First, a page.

Meet Sarah Barker

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Sarah is not smiling about coming up with 12 years of college tuition in a 7-year span.

Sarah is not smiling about coming up with 12 years of college tuition in a 7-year span.

The SALT Blog has grown up a lot since we unveiled a new contributor. So, it makes sense that we provide a grown-up perspective, courtesy of Sarah Barker—a mother of three who’s figuring out the financial aid process as she goes along. Check out her story.

Do you hate talking with your parents about money? The feeling is probably mutual, if your parents are anything like me.

I would much rather risk infuriating my kids with the question, “Who was at the party on Saturday night?” versus asking, “Do you have any change from the $40 I gave you?”

For me, talking about money is just plain uncomfortable. I feel like I’m nickelling and diming my kids (and so do they), but hey, $15 bucks change is $15 bucks, right?

THE $750,000 QUESTION

The thing is, I recently had to have one of those hugely unpleasant money talks with the fam—it went something like this: “Kids, you need to know that Dad and I accidently forgot to save $750,000.” (That’s the amount we hoped to squirrel away to fully fund our three kids’ tuitions at their dream schools.) If your family is like mine, maybe you’ve had some of these painful talks too.

Having to save $750K in cold cash to pay for college is ludicrous—and I’m not talking about the singer with a similarly spelled name and his disgusting “Money Maker” song (I know, it’s just a song, just sayin’). However, the reality is that in 2 years, my kids will be experiencing college—all at once.

HAVING “THE TALK”

So talking about money—as it relates to college—has become a new thing in our family, whether I find the subject as distasteful as yesterday’s cold coffee or not.  Frankly, for me it’s easier to discuss with my kids why young people should use birth control versus talking about money, but I do digress.

Not being numerically inclined, I have had my head in the proverbial sand about the skyrocketing cost of college. So when my husband recently commented that we needed to come up with 12 years of tuition in a 7-year period, my head popped out of the sand and has been spinning ever since.

I find myself on a journey with my family that I never planned to take, and this one is not to Aspen. Suddenly, I need to know the difference between a Stafford loan and a Parent PLUS loan, as well as how to talk about them intelligently with the family. (Fun stuff!)  Maybe you are on a similar journey with your mom and dad, whether you like it or not.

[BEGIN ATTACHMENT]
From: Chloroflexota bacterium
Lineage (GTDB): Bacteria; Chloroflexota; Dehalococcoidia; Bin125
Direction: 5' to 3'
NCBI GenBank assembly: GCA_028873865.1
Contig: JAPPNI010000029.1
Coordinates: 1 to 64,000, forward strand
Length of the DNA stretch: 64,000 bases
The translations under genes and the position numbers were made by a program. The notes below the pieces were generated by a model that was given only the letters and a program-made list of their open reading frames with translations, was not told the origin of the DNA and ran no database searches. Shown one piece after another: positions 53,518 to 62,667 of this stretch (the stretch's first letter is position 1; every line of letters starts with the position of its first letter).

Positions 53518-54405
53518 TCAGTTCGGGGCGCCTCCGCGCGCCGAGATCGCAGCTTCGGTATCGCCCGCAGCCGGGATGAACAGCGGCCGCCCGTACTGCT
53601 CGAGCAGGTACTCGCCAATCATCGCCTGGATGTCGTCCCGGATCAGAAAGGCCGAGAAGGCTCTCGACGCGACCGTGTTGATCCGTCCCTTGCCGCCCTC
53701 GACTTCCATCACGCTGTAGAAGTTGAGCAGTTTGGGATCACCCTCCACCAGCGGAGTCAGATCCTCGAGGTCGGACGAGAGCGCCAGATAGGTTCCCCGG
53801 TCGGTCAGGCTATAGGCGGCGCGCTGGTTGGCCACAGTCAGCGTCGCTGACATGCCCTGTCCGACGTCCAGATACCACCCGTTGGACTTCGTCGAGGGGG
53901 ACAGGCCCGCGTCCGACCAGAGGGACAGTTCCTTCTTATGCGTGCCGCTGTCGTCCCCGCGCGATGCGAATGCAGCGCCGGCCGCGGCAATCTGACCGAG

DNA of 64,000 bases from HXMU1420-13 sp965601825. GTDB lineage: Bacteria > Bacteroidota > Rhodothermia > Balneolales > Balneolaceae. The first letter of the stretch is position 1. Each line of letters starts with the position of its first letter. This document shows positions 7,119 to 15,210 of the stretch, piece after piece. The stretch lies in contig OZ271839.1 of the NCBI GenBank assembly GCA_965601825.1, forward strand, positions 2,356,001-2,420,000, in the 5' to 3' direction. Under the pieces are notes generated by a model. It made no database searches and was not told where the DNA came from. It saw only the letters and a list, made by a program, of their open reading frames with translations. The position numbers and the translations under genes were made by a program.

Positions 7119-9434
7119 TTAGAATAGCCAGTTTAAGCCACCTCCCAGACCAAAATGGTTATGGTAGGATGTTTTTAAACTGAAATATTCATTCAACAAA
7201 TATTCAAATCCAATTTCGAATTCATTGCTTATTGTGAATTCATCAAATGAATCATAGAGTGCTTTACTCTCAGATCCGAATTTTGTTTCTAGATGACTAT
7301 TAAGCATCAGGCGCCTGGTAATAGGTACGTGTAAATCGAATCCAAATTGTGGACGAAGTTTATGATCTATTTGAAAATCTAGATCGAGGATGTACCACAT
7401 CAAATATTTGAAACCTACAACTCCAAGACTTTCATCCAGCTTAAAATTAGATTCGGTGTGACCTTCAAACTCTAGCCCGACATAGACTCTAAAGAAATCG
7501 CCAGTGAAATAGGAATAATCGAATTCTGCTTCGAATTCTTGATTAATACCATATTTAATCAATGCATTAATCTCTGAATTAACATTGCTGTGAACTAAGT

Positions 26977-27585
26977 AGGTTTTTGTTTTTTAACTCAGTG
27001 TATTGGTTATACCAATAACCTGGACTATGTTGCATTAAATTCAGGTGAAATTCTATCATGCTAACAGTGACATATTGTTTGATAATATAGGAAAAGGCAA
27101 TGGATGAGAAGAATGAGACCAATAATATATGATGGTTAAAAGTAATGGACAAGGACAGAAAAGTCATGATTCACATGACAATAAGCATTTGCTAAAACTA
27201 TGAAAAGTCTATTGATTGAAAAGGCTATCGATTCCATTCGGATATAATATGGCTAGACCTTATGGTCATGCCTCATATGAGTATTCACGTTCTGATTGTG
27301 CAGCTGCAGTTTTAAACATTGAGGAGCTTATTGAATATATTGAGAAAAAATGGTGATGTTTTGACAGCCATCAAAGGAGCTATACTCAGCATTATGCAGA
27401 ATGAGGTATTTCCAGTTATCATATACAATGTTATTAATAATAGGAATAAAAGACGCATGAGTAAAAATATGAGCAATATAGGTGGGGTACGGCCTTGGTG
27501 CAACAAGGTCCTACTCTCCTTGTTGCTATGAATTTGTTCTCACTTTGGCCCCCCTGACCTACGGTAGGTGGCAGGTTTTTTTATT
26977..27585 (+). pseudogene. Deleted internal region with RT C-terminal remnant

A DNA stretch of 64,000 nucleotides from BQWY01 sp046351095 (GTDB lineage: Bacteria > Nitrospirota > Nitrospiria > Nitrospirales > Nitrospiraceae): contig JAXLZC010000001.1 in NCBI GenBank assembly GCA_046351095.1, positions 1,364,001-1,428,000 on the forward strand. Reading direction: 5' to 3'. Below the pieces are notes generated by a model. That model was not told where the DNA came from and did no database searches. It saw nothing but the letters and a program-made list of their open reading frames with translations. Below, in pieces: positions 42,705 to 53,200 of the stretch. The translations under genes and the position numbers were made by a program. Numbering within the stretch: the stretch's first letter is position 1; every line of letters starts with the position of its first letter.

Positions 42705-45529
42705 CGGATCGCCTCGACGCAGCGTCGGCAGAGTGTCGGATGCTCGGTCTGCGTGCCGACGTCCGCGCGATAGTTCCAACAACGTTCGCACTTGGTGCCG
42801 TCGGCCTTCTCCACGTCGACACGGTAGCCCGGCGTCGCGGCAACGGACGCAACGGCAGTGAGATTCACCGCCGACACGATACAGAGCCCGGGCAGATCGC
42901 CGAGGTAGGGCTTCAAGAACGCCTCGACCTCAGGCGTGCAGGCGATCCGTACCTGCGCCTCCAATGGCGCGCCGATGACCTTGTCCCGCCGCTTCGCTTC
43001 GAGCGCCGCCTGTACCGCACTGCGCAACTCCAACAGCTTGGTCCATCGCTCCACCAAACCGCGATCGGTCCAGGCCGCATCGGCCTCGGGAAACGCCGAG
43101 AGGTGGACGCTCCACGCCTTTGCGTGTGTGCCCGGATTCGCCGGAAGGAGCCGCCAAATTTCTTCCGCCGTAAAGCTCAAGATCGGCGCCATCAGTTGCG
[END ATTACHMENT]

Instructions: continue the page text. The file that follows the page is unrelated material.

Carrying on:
MOVING FORWARD

So yes, I forgot to save $750,000 (my bad) and now I need to figure out how to borrow money—or change the college dream. I’ll be detailing my odyssey here as I try to get myself and my family up to speed on being smarter with money.

Money and student loans are very sexy topics, I know—but since my kids won’t spill to me about their personal lives (even though Facebook seems to know every gory detail), at least now we have something to talk about.

Have you had “the talk” with your parents or children? Let us know how it went in the comments.

About Sarah Barker

Sarah Barker manages the college internship program and runs focus groups at American Student Assistance. She is the mother of two college students and one soon-to-be college student. Follow her on Twitter: @Sarahjbarker1

8 Responses to Meet Sarah Barker

  1. Great post! I can’t wait to hear how you navigate through all the details of getting your kids through college without (any of you) taking on crippling debt.

  2. Sarah- we are right there with you – the only difference is we only had 2 children so our load is $500,000 over 6 yrs. yay! Great reading!

  3. I’ll be following you. With a junior in college and senior in private high school, this topic comes up almost daily! And we are 3 yrs in on a ten year plan for our college student! The only good news is with the high school student in private school we are used to paying 2 tutions :(

    • Jeanne, I hear you! The thing is, nobody really wants to talk about this stuff – but most families of college bound kids in America are dealing with high tuition costs. All of us are in the same boat trying to make this work for our kids – without sinking the family finances.

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